Hauser - Hallelujah

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There’s Something About A Cello

Cellos are resonant. It feels to me as if the bow were playing
right across my heart rather than the strings. Talk about a cello in
your poem, or if you don’t love the sound of a cello, let your poem
speak about delight in another instrument.
Peeling a Potato
Pablo Casals should see me now,
bowing this fat little cello,
peeling off long white chords.
I am not famous like Pablo,
not yet. The amphitheater
of the kitchen sink is nearly empty.
As the notes reel out,
I hear only the hesitant clapping
of a few moist hands.
I am playing the solo variations
of J.S. Bach. Wonderfully,
I sweep with my peeler. See me lean
into the work, tight lipped,
the light in my hair. Inspiration
trickles over my handsome old hands.
Ted Kooser
in Weather Central
On Bach’s Cello Suite No. 2 in D Minor


I am not my body…


A Deck of Pornographic Playing Cards

We were ten or eleven, my friend and I,
when we found them up under a bridge,
on top of a beam where pigeons were resting.
Someone had carefully hidden them there.
On each was a black-and-white photo,
no two cards alike. We grew quiet and older,
young men on our haunches, staring at
what we feared might be the future.
The pigeons flapped back to their roosts,
rustling and cooing. The river gurgled
as it slipped from the bridge’s cool shadow.
There were women with big muzzled dogs,
women with bottles and broom handles.
Stallions stood over the bodies of others.
The women smiled and licked their lips
with tongues like thorns. We grew old.
We were two old men with stiff legs
and sad hearts. We had wanted to laugh
but we couldn’t. We had thought we were boys,
come there to throw stones at the pigeons,
but we were already dying inside.
Ted Kooser
in Weather Central



Jeanne Poland in 2019


I am not my body

but holy outrage too

passionate beliefs-

that straddle the universe

golden light –

from my third eye to the tip of my toes


that renders me eternal and able to transform

my body is a humble servant-

loyal for generations and sculpted by my tribe

Jeanne Marie Margaret DeLoca  Sr Virginia Mary of Christ  Poland  Smith







Weather Central
Each evening at six-fifteen, the weatherman
turns a shoulder to us, extends his hand,
and talking softly as a groom, cautiously
smooths and strokes the massive, dappled flank
of the continent, touching the cloudy whorls
that drift like galaxies across its hide,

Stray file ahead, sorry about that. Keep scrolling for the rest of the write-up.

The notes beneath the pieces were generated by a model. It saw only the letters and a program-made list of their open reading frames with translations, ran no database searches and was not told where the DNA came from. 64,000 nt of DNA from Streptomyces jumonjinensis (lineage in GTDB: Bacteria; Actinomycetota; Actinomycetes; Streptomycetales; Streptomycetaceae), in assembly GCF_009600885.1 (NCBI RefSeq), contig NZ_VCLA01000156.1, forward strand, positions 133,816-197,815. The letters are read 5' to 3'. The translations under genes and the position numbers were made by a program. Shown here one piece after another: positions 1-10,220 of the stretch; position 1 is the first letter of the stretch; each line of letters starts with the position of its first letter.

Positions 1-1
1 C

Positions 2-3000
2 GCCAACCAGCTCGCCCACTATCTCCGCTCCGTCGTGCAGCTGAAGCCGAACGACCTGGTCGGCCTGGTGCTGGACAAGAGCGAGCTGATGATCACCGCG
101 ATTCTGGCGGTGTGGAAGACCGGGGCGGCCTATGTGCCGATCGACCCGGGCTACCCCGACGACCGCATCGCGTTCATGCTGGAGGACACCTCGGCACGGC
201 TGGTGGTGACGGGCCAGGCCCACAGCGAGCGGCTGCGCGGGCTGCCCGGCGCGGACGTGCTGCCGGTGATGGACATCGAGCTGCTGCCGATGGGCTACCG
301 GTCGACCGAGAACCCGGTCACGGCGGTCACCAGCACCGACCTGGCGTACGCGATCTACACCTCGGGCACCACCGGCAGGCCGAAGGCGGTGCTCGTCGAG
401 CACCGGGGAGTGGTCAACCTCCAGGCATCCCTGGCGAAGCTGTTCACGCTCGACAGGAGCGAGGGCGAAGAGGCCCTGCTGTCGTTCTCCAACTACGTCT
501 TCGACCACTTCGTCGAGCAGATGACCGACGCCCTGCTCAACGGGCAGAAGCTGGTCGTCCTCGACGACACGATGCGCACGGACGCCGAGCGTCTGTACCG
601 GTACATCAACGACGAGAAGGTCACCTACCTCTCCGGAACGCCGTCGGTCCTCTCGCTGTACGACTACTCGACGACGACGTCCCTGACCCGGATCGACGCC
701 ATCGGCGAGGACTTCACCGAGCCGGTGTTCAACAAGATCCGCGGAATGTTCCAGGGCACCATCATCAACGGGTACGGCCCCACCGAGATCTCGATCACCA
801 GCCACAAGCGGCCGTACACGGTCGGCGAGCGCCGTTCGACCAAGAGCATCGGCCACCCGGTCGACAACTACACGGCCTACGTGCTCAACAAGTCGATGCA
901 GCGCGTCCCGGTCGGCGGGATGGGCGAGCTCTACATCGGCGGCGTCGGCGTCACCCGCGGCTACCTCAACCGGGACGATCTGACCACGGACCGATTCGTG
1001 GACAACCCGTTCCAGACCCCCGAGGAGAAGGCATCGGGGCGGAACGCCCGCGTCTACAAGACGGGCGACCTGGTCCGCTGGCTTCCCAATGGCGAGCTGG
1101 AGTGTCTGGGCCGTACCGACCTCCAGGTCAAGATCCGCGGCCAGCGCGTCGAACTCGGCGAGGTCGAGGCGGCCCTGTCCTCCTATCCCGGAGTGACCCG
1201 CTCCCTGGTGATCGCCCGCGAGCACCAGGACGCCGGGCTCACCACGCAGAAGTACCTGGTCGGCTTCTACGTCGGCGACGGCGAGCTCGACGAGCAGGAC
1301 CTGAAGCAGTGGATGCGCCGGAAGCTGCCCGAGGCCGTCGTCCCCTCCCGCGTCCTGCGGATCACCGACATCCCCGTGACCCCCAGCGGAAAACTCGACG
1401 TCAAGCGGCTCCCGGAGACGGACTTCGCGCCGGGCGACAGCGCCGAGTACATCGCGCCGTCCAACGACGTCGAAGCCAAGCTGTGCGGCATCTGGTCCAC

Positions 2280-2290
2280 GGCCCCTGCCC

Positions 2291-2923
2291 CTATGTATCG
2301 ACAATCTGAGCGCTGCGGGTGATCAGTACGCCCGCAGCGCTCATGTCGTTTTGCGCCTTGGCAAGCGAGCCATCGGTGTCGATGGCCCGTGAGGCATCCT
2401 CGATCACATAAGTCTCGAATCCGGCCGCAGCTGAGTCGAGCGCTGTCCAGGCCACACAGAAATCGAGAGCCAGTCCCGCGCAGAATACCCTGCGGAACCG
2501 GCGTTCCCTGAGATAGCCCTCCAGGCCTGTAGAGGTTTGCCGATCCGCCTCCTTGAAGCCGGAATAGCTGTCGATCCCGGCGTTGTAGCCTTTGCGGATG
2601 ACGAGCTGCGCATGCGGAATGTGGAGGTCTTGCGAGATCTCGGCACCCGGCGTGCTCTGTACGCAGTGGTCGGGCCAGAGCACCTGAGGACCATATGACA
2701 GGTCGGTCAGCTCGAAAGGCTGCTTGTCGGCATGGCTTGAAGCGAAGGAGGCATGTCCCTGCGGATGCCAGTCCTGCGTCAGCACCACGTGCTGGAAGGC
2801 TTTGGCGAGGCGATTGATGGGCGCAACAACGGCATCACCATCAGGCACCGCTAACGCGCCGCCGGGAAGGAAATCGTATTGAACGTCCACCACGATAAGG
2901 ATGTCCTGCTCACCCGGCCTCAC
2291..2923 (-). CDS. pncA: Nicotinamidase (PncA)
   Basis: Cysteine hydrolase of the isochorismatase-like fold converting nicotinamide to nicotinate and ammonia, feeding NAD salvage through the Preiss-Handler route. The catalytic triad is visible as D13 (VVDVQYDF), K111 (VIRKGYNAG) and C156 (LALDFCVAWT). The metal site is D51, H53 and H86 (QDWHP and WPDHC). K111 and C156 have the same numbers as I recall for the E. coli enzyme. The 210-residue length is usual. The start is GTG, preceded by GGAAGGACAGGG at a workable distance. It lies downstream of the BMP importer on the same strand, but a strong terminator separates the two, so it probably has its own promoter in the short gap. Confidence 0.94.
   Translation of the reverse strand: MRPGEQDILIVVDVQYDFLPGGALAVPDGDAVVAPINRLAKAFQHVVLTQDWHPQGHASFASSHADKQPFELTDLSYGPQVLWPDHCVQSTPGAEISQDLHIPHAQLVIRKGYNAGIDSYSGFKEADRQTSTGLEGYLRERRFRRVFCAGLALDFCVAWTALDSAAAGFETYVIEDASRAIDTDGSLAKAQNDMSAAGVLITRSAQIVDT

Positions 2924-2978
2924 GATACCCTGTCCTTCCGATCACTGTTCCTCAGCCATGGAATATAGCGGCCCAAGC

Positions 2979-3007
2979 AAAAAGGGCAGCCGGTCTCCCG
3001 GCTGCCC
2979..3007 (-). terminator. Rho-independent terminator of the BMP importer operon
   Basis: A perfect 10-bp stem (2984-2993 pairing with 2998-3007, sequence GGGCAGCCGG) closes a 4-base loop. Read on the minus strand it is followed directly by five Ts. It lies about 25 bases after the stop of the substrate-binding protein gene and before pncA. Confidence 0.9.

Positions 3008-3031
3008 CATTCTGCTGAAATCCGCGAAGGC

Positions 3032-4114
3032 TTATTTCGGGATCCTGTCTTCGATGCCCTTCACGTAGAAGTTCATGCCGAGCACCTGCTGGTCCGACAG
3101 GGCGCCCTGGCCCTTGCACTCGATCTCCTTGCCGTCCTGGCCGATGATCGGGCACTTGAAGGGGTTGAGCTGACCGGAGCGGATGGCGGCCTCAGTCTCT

tracing the loops of harness with their barbs
and bells and pennants; then, with a horsefly’s touch,
he brushes a mountain range and sets a shudder
running just under the skin. His bearing
is cavalier from years of success and he laughs
at the science, yet makes no sudden moves
that might startle that splendid order
or loosen the physics. One would not want to wake
the enormous Appaloosa mare of weather,
asleep in her stall on a peaceful moonlit night.
Ted Kooser
in Weather Central


set the part

braid the tail

ring the saddle

ride the trail

by Jeanne 4/2/2018

Definition #148 (Jeanne from Queens #20) Interesting

Jeanne 2007

Jeanne 2007

Edward Albee
“If you’re willing to fail interestingly, you tend to succeed interestingly.”

A Person of Limited Palette

by Ted Kooser

I would love to have lived out my years
in a cottage a few blocks from the sea,
and to have spent my mornings painting
out in the cold, wet rocks, to be known
as “a local artist,” a pleasant old man
who “paints passably well, in a traditional
manner,” though a person of limited
talent, of limited palette: earth tones
and predictable blues, snap-brim cloth cap
and cardigan, baggy old trousers
and comfortable shoes, but none of this
shall come to pass, for every day
the possibilities grow fewer, like swallows
in autumn. If you should come looking
for me, you’ll find me here, in Nebraska,
thirty miles south of the broad Platte River,
right under the flyway of dreams.

“A Person of Limited Palette” by Ted Kooser from Splitting an Order. © Copper Canyon Press, 2014. Reprinted with permission.

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